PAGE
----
Devil’s Advocate is a regular column assuming an alternate viewpoint on a topical subject of the week.
It’s one of those classic questions you choose from when you’ve run out of anything else of relevance to say to the clunky oaf sitting opposite you: “Which decade would you have like to have lived in?”
Sometimes it’s not even a question. Sometimes annoyed Daily Mail readers just come right out with it, usually in horrified reaction to some dastardly piece of (highly skewed) news that’s emerged from the evil new world right outside their securely bolted door.
The 80s, the decade in which I grew up, still hasn’t been given a complete whitewash, so people seem more likely to opt for the 60s or 70s. (Or admittedly sometimes the 20s or 30s, since there is nothing more jolly than living in the aftermath of, and/or the prelude to, a devastating world war.)
Oh, weren’t those the days! Well, at least if you were in a certain privileged section of society, or your choices weren’t curtailed beyond recognition by prohibitive legislation and blatant discrimination.
While I don’t think we should ever curtail somebody’s right to give their point of view (however moronic), I do think we should at least be required to add some expository information so that nobody reading is any doubt about the type of decade that’s being talked about.
For example, if I were to grab a grumpy Glasgow gent in the street and ask him which decade he’d like to be in right now, and he answered “The 70s”, it should be recorded thusly:
“The 70s: where young girls were openly groomed for sexual abuse by a number of famous TV and radio presenters, homosexuals were castigated and bullied for their choice of lifestyle, women were fortunate if they were even second best, casual racism was more readily tolerated, Love Thy Neighbour was on the air – and that’s not the half of it.”
Obviously that doesn’t quite sum it up, but at least we’re getting on to the right track. It’s not to say that we don’t face those same problems today, but the normalisation of such vile behaviour pales in comparison to the attitude that we now take. Sure, our economy may be in the toilet, but if we measure quality of life simply by a person’s pay packet then we’re doing something far wrong. (Plus, Lord Sugar and Duncan Bannatyne ought to look a good lot cheerier than they do.)
For anybody who watched Exposure: The Other Side of Jimmy Savile on Wednesday night, the evidence seemed damning. (Watch it for yourself if you don’t agree.) But for all the talk of a cover-up, at times it doesn’t seem like much of an effort would have been required on Savile’s part. Not only did his predilection for young girls seem like common knowledge within the industry, he seems to talk merrily in his autobiography about stories that would make your skin crawl. (Such as this excerpt, and another, which were posted by The Guardian’s Josh Halliday yesterday.)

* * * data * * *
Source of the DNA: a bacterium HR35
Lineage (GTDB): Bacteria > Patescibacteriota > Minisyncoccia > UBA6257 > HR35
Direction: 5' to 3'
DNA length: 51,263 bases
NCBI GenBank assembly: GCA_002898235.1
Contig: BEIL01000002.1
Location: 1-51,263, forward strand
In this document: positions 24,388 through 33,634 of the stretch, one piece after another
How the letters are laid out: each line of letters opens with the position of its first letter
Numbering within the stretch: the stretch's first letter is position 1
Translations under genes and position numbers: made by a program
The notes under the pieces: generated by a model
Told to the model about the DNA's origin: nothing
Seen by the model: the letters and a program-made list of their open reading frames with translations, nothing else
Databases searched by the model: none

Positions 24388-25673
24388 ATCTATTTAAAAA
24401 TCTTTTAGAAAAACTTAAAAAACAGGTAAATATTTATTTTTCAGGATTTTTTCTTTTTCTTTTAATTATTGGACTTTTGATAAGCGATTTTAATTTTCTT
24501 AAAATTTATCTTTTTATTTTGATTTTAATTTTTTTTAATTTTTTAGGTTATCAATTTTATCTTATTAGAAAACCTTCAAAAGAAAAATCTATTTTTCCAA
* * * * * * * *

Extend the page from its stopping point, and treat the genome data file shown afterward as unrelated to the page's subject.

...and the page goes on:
And why wouldn’t he? Other examples hint at a culture in which, at best, a blind eye was turned to such antics and brushed off under some sort of idiotic “boys will be boys” mantra. In the 70s, rock bands such as Led Zeppelin were apparently able to get away with enjoying underage groupies, if you believe their unauthorised biography, Hammer of the Gods, Roman Polanski was able to carry on his career in Europe after pleading guilty to unlawful sex with a minor – for goodness’ sake, and even the adored late Radio 1 DJ John Peel allegedly confessed to receiving sexual “favours” from a 13-year-old, before marrying a relative late bloomer at the age of 15. (As he himself was quoted as saying.)
There seems to have been a situation where the power of fame meant that celebrities could ride roughshod over the basic tenets of human decency, and be facilitated by the system as they did so. Though things are far from perfect, at least nowadays we’re less likely to continually tolerate such behaviour. (Even while he manages to top the charts, Chris Brown will never be able to escape the repercussions of his assault on Rihanna – and there are plenty of beady eyes keen to ensure nothing of that nature happens again, as there will be for any similar brute.)
So forget any ignorantly idealised notion of living in the past, as though that would be something to cherish. Let’s instead realise that we ought only to live in a society where the issue of child abuse isn’t taboo, where we are making collective efforts to ensure that victims aren’t afraid to speak up – and that they importantly don’t feel culpable for the crimes committed against them.
Today’s attitude trounces the “three wise monkeys” approach employed in the past, and for that alone we ought to say good riddance to those decades in which the likes of Savile were able to proliferate. We’re far better off the more his likes are dead and buried, and the thought of turning back the clock is horrific.
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